|Propositions, philosophy: propositions are defined as the meanings of sentences, whereby a sentence is interpreted as a character string, which must still be interpreted in relation to a situation or a speaker. E.g. “I am hungry” has a different meaning from the mouth of each new speaker. On the other hand, the sentence “I am hungry” from the mouth of the speaker, who first expressed the German sentence, has the same meaning as the German sentence uttered by him. See also meaning, propositional attitudes, identity conditions, opacity, utterances, sentences.|
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Propositions/Prior: are logical structures (i.e. no real objects), (facts and phrases not) - therefore propositions are language independent.
Proposition/fact/Prior: "Grass is not pink": complex sentence on grass, not sentence about "proposition" Grass is pink"".
Proposition/Prior: you cannot only think P, but also about P, but other form than about objects: E.g. "__ thinks that the proposition __ is absurd": because the second gap is not for name but a sentence.
"about"/Prior: belief-that, thinking-that: is never about propositions, but about what propositions are about. - "aboout" is systematically ambiguous, what it means depends on what kind of name or quasi-name (for example, numbers) follows it.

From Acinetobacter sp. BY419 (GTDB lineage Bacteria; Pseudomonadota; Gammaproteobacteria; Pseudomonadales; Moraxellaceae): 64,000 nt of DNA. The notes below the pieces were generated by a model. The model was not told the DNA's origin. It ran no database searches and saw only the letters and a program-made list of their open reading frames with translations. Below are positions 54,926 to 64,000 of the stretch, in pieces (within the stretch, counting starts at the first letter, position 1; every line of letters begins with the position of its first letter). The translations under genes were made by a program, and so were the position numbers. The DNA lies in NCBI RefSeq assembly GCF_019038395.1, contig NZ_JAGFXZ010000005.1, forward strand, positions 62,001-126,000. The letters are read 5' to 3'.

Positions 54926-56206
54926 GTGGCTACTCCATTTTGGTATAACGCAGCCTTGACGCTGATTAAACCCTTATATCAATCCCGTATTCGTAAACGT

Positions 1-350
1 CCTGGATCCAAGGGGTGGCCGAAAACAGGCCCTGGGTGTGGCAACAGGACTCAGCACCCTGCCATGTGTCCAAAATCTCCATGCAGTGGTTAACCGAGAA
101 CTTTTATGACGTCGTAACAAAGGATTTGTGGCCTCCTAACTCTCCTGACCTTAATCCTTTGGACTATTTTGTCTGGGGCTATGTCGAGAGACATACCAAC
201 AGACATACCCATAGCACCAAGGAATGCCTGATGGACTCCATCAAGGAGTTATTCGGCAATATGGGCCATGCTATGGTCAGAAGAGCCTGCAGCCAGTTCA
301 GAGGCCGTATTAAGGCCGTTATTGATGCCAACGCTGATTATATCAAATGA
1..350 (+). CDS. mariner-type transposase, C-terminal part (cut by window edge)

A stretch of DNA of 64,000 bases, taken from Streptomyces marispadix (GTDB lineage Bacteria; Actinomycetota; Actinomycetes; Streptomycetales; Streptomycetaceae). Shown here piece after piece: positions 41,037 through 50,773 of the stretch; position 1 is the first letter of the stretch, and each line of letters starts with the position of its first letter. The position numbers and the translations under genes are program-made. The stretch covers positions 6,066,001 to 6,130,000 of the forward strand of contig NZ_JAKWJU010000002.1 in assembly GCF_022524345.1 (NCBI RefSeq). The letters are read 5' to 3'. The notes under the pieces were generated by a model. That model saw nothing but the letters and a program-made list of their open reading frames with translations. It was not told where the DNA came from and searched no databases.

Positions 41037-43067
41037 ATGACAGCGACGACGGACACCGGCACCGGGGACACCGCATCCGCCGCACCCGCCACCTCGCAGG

Propositions/Wittgenstein/Ramsey: no matter from what "order" are always truth functions of independent sentences.
Propositions/Prior: have only Pickwick's importance. (WittgensteinVsBroad: (W II 94), there is not a "special" meaning besides the "ordinary" B.) - Proposition/(Thoughts?)/Church: have the property, "to be the concept of truth or falsehood".
Proposition/Prior: when we speak of propositional identity, we are forced, to no longer see them as logical constructions. We need to treat them as real objects. (PriorVs).
Name/proposition/Prior: "the proposition that p" only apparent name.
Identity of propositions/Prior: no substantive equivalence
Objects of thought Oxford 1971
Arthur N. Prior
Papers on Time and Tense 2nd Edition Oxford 2003